- Blog post
The Five Categories of Employee Record Retention: What to Keep and What to Keep Separate
Some documents should be separate but equal in employee record retention
Employers often tend to keep too many employment records. Although this kind of overzealous employee record retention sometimes comes in handy, it usually only adds unnecessary clutter to a personnel file. You want to make sure that the records you keep serve a business purpose. If the records aren’t serving a business purpose, you want to ask yourself why the record exists at all. Make a point to plan what kinds of records you need to keep. It frequently makes sense, especially in larger companies, to standardize employee record retention.
Here are five categories of documents considered important in employee record retention:
- Documents of employee history, These are documents related to job performance, that describe promotions, performance appraisals and any sort of corrective action write-ups that record employee discipline. It’s absolutely crucial to keep a record of employee discipline, especially if you are frequently called upon to litigate employment disputes or to defend the company’s actions. The employee history needs to include items to which managers must have access when they’re going to make ongoing employment decisions. For instance, as managers are trying to decide whether to promote one employee versus another, they’ve got to have enough information in that personnel file to make a reasonable decision about that. That employee history needs to do a good job of reflecting the employee’s performance over the full time that they have been with the company or with the organization.
This also means that the employee history must NOT include medical documents, FMLA documents, or any other documents that could suggest a supervisor is discriminating during employment decisions.
- Medical history and other documents unrelated to the job. This includes pre-employment reference checks, candidate interview evaluations, and credit reports. The Americans with Disabilities Act and the FMLA require that medical records be treated confidentially. If they’re part of the regular personnel file that lays out the employee history, those files are not always treated with the same level of confidentiality that the ADA and the FMLA might expect. All medical information, like benefit claims forms and reimbursement requests for medical expenses should be maintained in separate files that do not enter general circulation, seen only on a need-to-know basis.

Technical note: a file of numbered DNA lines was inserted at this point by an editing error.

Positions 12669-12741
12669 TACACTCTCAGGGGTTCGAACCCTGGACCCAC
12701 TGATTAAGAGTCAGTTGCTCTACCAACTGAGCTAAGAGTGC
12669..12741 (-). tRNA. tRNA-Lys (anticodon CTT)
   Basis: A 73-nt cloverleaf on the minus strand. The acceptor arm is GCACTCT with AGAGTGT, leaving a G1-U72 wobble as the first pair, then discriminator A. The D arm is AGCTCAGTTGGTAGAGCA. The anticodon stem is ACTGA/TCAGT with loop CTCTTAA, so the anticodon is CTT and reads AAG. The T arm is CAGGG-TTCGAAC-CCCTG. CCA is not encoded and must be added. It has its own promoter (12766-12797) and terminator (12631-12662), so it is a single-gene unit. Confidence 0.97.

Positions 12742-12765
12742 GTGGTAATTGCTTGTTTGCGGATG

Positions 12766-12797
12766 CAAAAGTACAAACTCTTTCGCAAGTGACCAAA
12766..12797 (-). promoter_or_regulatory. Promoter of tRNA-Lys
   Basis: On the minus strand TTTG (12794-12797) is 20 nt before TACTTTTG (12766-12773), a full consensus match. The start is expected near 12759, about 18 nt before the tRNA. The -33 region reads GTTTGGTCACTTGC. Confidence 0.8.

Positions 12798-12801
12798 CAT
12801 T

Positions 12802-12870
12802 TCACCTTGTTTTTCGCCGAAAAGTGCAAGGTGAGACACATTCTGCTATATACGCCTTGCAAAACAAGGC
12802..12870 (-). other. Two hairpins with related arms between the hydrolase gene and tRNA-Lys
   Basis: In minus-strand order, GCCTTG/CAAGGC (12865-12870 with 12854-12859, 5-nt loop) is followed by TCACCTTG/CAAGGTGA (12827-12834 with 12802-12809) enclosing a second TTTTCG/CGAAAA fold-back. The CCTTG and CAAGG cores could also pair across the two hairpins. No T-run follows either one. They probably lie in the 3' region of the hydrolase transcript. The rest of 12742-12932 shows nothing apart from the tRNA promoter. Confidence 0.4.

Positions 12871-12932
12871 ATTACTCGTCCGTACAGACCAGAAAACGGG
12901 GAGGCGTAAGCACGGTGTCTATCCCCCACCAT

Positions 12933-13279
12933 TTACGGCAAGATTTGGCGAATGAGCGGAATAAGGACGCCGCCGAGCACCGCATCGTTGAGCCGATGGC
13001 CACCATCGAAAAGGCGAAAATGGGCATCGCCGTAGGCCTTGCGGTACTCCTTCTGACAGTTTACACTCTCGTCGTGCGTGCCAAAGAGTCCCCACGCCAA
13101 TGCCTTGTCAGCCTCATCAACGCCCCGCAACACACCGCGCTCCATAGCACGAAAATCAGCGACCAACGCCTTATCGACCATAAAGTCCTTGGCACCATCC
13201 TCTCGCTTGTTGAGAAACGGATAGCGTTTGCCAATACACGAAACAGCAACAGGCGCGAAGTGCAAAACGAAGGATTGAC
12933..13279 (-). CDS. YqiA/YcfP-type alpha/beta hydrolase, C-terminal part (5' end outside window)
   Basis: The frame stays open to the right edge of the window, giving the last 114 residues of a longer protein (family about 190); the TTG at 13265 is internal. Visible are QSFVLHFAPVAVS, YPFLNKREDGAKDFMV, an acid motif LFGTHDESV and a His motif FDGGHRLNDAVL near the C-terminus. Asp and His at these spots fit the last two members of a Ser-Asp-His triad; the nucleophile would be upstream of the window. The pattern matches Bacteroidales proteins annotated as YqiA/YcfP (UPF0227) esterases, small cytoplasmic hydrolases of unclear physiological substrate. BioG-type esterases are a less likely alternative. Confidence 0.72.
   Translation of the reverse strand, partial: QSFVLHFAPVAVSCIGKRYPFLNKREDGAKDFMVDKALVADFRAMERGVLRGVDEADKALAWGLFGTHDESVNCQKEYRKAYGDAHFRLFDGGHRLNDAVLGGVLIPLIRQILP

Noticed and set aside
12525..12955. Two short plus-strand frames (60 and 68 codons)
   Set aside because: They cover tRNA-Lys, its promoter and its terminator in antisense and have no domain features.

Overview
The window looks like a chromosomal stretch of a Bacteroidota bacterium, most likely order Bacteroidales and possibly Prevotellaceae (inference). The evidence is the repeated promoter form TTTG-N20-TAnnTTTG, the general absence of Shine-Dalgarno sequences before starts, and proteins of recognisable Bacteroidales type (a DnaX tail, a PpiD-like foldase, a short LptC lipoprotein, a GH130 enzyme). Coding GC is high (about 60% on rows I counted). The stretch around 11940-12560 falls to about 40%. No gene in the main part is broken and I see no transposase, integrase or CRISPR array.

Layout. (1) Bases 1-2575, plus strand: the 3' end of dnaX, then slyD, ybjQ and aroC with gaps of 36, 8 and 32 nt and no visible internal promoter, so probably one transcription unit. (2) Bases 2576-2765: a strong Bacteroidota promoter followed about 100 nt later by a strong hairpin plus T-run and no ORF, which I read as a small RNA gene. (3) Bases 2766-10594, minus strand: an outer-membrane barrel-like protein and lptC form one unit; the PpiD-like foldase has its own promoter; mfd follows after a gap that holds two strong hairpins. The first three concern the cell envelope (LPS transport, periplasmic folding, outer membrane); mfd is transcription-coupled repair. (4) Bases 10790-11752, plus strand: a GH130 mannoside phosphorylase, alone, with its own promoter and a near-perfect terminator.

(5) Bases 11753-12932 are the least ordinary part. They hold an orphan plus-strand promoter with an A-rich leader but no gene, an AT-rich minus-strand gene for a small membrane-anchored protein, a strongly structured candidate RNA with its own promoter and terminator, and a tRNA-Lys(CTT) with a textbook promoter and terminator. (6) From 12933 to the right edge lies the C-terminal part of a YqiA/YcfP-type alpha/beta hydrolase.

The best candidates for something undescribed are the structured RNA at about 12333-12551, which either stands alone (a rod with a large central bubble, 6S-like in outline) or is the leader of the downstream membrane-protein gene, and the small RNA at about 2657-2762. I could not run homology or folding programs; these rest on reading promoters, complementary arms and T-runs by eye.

- Immigration Act form. These forms, too, should be maintained in a file separate from the employee history. Again, separate immigration-related employee record retention assures that forms can’t be used as evidence of intent to discriminate. If an employee’s I-9 forms are in the same personnel file that supervisors are using to make a promotion decision, there is evidence that the supervisors making the promotion decisions had access to race or national origin information. Furthermore, if the government decides to audit your I-9 forms, instead of having to dive in and out of every personnel file, keeping I-9 forms separate means you can reach in to one drawer and pull out every I-9 that you’re supposed to have and hand them over in one complete file. Keeping I-9 forms separate makes employee record retention easier.
- Documents related to investigations. Again, investigation-related files should be kept separate from other files. They also need to be maintained until an EEOC charge or any other litigation is completely resolved. For instance, if you get an EEOC charge and you immediately look into the basis of that EEOC charge and that person is still a current employee, you don’t need to keep those documents in the regular personnel file, particularly for retaliation reasons. The employer in this case needs to protect the employee’s privacy as much as possible to avoid discrimination charges and retaliation. Employee record retention should not fuel discrimination. You don’t want supervisors who might be making decisions about this employee to see that they have filed charges in the past and make decisions based on that.
- Et cetera, but not et cetera, et cetera. Anything else, but not everything, you think you may need.
Edited Remarks From “Personnel Document Retention: What to Keep, How to Keep It and Why It Matters” by Matt Gilley
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